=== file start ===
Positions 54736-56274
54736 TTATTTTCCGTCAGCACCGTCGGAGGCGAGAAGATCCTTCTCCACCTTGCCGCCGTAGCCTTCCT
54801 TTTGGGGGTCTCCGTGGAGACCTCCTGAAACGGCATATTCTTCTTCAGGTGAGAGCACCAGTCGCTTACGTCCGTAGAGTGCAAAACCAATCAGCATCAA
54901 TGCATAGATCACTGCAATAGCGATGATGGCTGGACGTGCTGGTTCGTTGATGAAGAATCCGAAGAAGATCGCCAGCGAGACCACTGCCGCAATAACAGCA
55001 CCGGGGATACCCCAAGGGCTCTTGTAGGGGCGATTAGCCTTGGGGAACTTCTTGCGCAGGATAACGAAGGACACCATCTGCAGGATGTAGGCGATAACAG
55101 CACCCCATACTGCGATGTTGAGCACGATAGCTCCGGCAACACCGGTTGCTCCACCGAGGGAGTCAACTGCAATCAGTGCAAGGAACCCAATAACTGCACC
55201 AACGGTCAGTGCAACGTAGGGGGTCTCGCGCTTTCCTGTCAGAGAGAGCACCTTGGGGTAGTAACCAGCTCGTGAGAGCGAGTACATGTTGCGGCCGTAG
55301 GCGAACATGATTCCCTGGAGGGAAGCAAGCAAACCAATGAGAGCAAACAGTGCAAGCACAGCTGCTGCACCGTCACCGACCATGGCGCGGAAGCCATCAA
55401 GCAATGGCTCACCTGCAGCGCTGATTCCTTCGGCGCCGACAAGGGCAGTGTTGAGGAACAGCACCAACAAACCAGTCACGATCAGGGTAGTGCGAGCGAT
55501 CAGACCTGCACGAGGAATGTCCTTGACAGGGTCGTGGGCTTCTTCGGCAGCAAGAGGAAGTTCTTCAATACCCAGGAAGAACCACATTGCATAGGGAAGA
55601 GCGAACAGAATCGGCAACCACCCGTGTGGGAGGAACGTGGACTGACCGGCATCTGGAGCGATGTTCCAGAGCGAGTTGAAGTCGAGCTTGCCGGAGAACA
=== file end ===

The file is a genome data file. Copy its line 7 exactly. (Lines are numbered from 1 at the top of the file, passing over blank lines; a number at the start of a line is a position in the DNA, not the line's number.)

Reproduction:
55201 AACGGTCAGTGCAACGTAGGGGGTCTCGCGCTTTCCTGTCAGAGAGAGCACCTTGGGGTAGTAACCAGCTCGTGAGAGCGAGTACATGTTGCGGCCGTAG